Fish in a barrel
As Israel unleashes its military might on the tiny Gaza Strip, a Sacramento peace activist reports the carnage
The Gaza Strip is a 25-mile-long sliver along the Mediterranean Sea. Bordered by Israel to the north and east and Egypt to the south, it is one of the most densely populated places on Earth. Gaza is home to 1.5 million Palestinians, of whom nearly 80 percent are refugees, forcibly removed from their lands by 60 years of aggressive Israeli expansion. Sea access, air space and northern and eastern borders are completely controlled and blockaded by Israel; Egypt clamps down in the south. Gaza is often called the world’s largest prison.
On Saturday, December 27, Israel launched a massive aerial bombardment of Gaza. Residential buildings, hospitals, pharmacies, mosques and the university have been hit. At this writing, more than 500 Gazan men, women and children have been killed; many of the more than 2,000 wounded will also likely die. Last weekend, Israel launched a ground offensive that will likely kill hundreds more.
My partner and I have been in the West Bank since October, learning about life under apartheid and military occupation. We are here alongside Palestinian, Israeli and international peace activists. Eight international volunteers with the International Solidarity Movement were on the ground in Gaza when the attacks began. I joined the round-the-clock effort to disseminate their gruesome reports from shell-shocked Gaza.
“I saw two girls, ages 4 and 12, get hit by a bomb from an F-16,” related one ISM volunteer on December 29, the second day of the attack. “They were outside their homes. The 4-year-old died, and the 12-year-old was being taken to the hospital on a donkey cart. It is impossible to avoid civilian casualties in a densely populated area. No one is safe from the Israeli air strikes.”
“To pretend that Israel wants to avoid unnecessary deaths is to ignore the facts,” reported another Gaza volunteer.
“This is not about homemade rockets from Gaza,” said a Jewish-Canadian volunteer. “Mass bombardment and killing are not self-defense. This is an intensification of the siege that has kept Gazans locked up for more than a year and a half, while Israel blocks the entry of food, fuel, medicines and other life essentials.”
The ISM internationals in Gaza arrived on the Free Gaza Movement boats, which have been breaking Israel’s economic blockade, boatload by boatload, since August 2008. On December 30, 3 tons of medical supplies, four physicians and former U.S. Rep. Cynthia McKinney were on a Gaza-bound boat when it was attacked by the Israeli navy and forced to reroute to Lebanon.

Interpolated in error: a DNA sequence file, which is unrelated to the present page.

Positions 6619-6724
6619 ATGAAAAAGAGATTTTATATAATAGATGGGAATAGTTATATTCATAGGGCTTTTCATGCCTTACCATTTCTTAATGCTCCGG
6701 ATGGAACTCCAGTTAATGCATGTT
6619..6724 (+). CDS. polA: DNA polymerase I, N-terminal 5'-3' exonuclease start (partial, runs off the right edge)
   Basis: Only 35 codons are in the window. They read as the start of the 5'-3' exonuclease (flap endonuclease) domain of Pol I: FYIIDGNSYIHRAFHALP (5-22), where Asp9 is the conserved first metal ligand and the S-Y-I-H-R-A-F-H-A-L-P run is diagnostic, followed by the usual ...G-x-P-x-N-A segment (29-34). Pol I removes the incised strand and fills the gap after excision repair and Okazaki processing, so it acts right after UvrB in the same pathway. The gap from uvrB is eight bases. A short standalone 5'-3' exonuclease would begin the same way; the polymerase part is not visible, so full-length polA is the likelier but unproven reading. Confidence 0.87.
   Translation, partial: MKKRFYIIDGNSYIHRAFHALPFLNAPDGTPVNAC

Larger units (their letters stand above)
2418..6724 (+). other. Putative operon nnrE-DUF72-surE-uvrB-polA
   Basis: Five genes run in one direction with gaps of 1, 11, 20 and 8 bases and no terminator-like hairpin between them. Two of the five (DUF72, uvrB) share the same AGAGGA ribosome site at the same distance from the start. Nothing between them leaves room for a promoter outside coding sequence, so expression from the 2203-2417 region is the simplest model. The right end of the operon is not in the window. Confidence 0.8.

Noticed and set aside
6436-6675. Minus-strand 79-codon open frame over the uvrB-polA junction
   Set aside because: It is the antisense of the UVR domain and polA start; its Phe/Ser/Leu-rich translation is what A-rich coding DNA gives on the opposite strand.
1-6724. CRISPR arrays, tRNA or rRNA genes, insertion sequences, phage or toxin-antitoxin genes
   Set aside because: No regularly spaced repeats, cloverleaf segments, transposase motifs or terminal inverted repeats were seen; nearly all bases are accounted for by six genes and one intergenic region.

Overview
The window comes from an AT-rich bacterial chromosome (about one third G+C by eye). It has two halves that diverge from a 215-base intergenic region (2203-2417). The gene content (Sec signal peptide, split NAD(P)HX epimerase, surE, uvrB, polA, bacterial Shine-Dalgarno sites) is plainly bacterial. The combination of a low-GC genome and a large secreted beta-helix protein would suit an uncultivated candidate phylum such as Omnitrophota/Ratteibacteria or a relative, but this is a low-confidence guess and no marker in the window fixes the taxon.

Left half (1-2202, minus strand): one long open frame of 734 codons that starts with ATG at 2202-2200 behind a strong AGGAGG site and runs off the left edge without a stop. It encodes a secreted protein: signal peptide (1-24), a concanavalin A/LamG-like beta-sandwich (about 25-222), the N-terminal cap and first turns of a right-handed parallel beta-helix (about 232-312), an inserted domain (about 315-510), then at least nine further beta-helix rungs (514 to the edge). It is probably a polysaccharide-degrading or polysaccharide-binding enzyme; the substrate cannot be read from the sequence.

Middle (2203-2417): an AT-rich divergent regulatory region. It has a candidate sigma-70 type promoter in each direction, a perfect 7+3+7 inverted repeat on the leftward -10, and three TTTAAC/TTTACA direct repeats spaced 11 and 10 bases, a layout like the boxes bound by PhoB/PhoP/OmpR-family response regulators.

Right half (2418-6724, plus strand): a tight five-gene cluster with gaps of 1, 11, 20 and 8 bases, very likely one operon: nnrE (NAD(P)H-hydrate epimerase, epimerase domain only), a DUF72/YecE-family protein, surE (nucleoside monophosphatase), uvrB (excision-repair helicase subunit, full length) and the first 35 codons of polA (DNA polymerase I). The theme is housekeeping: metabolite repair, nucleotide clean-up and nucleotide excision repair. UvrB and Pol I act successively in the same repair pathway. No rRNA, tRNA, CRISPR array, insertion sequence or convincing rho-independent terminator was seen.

“Our mission was a peaceful mission,” McKinney told CNN.
As the reports from Gaza flowed in, a 20-year-old Jewish-American woman volunteer worked frantically beside me. Two days earlier, at a West Bank demonstration against the Gaza attacks, she had witnessed Israeli soldiers shoot two young Palestinian men in the back with bullets that explode when they enter the body. One was killed almost instantly; the other died on January 1. Horrified by what Israel is doing to the Palestinians, she came to volunteer “because I could not sit at home and do nothing.”
While I write, my inbox is flooded with messages from Jewish, Israeli, Palestinian and international activists calling for an end to the bombing, immediate humanitarian aid and a permanent end to the siege. Blame is laid not just on Israel, but on the U.S., European and Arab governments whose political and economic backing have allowed Israel to continue its crimes against the Palestinians.
Here in Bethlehem, the mood is somber; people express a mixture of sadness, anger and worry. Bethlehemites have lived through numerous Israeli military incursions and curfews. Their economy has been devastated by the occupation; more people will now suffer as holiday and New Year’s events are canceled. The hotels are empty at a time when they should be full.
In the West Bank, delays and harassment have increased at Israeli military checkpoints. The wife of a European volunteer with the World Council of Churches was strip-searched by the Israelis on her way home after visiting her husband for a week at Christmas. Such humiliating techniques send the message that international observers are not welcome here.
Such observers are crucial to letting the world know what is going on. But information is not enough. All the internationals we work with here know that none of our governments will do anything to stop this unless their citizenry force them. As one Gaza volunteer said, while an Apache helicopter roared over her head, “This nightmare will not end until there is international outcry for Israel to stop the siege and end the bombings.”
Maggie Coulter has been in the West Bank with her partner since October 2008. Reports of their experiences are at http://bethlehemnarratives.blogspot.com. They encourage others to come to Palestine and see the reality of life there.